The effects of trade and services liberalization on wage inequality in India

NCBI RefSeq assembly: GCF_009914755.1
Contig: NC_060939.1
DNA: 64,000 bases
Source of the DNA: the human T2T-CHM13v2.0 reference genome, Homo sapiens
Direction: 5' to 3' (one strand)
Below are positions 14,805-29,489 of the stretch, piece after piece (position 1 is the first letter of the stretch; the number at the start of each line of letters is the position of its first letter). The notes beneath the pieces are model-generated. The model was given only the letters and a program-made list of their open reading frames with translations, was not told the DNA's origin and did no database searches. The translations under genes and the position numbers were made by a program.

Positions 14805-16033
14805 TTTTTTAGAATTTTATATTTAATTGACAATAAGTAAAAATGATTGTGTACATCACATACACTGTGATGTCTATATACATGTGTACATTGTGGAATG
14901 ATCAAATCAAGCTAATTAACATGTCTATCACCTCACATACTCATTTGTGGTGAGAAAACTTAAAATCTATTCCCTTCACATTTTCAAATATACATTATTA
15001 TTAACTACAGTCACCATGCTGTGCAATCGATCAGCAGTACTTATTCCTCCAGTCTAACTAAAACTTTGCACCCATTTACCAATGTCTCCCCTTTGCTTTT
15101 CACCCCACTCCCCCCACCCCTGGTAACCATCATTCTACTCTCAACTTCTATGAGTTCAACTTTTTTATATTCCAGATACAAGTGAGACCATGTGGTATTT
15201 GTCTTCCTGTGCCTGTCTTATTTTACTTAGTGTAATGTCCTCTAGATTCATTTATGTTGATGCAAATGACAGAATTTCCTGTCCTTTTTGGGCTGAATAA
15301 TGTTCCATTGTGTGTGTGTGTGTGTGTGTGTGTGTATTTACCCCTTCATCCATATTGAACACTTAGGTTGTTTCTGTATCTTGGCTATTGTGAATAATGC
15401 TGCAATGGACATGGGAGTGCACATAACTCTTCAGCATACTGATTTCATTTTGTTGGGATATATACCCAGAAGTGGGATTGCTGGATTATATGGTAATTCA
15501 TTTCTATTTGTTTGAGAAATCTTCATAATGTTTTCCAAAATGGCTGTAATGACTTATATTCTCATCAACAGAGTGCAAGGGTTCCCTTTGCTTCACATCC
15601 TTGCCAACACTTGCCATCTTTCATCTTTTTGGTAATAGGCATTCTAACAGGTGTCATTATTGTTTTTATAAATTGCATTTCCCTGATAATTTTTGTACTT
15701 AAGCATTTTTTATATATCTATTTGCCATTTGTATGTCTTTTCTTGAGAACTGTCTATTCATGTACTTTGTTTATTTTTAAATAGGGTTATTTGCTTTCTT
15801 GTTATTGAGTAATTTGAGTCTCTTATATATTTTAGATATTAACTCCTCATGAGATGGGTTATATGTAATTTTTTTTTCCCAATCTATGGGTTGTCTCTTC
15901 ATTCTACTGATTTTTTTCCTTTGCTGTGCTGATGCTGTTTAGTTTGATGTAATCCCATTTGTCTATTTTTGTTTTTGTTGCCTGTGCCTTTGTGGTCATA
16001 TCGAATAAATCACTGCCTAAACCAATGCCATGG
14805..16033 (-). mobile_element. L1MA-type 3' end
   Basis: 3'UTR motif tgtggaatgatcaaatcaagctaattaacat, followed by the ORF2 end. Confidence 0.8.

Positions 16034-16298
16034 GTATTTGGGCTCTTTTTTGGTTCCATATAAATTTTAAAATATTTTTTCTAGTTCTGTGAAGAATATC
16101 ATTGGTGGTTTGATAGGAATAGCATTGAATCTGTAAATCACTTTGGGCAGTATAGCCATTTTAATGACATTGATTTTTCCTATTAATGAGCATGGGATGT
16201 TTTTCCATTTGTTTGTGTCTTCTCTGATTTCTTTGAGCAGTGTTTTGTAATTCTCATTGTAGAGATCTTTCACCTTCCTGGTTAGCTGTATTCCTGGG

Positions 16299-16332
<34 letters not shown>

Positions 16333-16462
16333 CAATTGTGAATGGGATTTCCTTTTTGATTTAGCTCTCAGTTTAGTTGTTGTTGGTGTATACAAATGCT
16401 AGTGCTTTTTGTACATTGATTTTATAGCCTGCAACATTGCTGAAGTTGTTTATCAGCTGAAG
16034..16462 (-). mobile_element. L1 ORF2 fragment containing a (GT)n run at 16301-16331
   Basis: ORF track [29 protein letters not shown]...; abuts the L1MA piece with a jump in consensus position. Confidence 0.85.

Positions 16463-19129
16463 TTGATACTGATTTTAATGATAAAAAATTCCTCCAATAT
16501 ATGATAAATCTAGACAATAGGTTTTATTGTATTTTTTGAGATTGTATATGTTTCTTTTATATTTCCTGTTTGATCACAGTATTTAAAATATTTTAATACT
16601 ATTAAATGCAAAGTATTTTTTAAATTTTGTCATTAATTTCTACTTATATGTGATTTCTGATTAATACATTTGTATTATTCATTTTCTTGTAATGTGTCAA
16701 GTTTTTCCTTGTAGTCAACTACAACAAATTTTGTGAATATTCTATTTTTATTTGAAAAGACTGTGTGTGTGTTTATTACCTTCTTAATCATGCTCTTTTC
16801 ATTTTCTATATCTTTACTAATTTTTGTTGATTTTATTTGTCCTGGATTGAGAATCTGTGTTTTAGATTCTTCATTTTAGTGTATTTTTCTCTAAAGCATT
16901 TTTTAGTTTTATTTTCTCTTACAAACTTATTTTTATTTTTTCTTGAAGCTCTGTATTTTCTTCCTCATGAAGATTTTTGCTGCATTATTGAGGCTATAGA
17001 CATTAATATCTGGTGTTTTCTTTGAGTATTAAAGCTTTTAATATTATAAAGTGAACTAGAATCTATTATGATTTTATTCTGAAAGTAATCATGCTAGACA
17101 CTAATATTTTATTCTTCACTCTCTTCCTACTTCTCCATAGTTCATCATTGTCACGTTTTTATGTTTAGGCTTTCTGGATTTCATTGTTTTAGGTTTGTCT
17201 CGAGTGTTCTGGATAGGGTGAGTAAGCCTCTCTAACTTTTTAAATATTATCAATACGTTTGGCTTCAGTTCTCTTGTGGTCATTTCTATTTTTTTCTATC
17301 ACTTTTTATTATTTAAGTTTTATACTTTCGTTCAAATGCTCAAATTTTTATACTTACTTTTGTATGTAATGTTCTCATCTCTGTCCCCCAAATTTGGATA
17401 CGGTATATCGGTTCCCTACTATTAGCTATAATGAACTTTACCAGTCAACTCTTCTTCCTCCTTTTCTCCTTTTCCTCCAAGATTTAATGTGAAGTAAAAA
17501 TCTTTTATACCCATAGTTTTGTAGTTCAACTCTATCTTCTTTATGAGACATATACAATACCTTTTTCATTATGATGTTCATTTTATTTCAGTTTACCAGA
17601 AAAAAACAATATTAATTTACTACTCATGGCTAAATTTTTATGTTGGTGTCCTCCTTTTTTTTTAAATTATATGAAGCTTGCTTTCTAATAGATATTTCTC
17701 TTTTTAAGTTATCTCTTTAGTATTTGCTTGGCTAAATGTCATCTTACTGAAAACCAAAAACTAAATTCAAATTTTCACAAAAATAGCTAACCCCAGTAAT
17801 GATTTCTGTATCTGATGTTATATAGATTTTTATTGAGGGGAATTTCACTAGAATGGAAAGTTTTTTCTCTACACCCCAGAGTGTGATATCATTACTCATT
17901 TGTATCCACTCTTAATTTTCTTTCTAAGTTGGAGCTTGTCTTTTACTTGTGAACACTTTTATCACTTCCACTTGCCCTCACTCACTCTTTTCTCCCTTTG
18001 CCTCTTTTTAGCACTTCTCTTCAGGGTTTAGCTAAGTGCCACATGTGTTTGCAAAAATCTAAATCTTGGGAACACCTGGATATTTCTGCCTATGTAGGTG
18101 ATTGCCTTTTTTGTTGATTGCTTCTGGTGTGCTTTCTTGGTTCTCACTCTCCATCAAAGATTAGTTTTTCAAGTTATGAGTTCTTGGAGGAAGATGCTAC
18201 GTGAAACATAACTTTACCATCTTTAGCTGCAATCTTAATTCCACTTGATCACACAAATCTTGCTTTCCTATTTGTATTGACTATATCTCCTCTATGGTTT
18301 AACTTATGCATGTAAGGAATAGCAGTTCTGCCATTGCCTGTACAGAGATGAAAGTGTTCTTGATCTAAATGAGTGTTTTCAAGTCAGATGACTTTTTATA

We examine the effects of trade and services liberalization on wage inequality in India. We find that labor reallocations and wage shifts attributable to liberalization account for at most 29% of the increase in inequality between 1993 and 2004, and that the effects of services reforms are many times larger than those of trade liberalization. In contrast, 30–66% of the increase in wage inequality is due to changes in industry wages and skill premiums that cannot be empirically linked to liberalization. These results suggest that if liberalization did, in fact, contribute significantly to increased inequality, the bulk of its effects do not linger in inter-industry wage and skill premiums but are subsumed by general equilibrium effects. Studies of the liberalization-inequality relationship that focus on differences in employment and wage outcomes across industries, or on tradable goods alone, may therefore only be exploring the tip of the iceberg.
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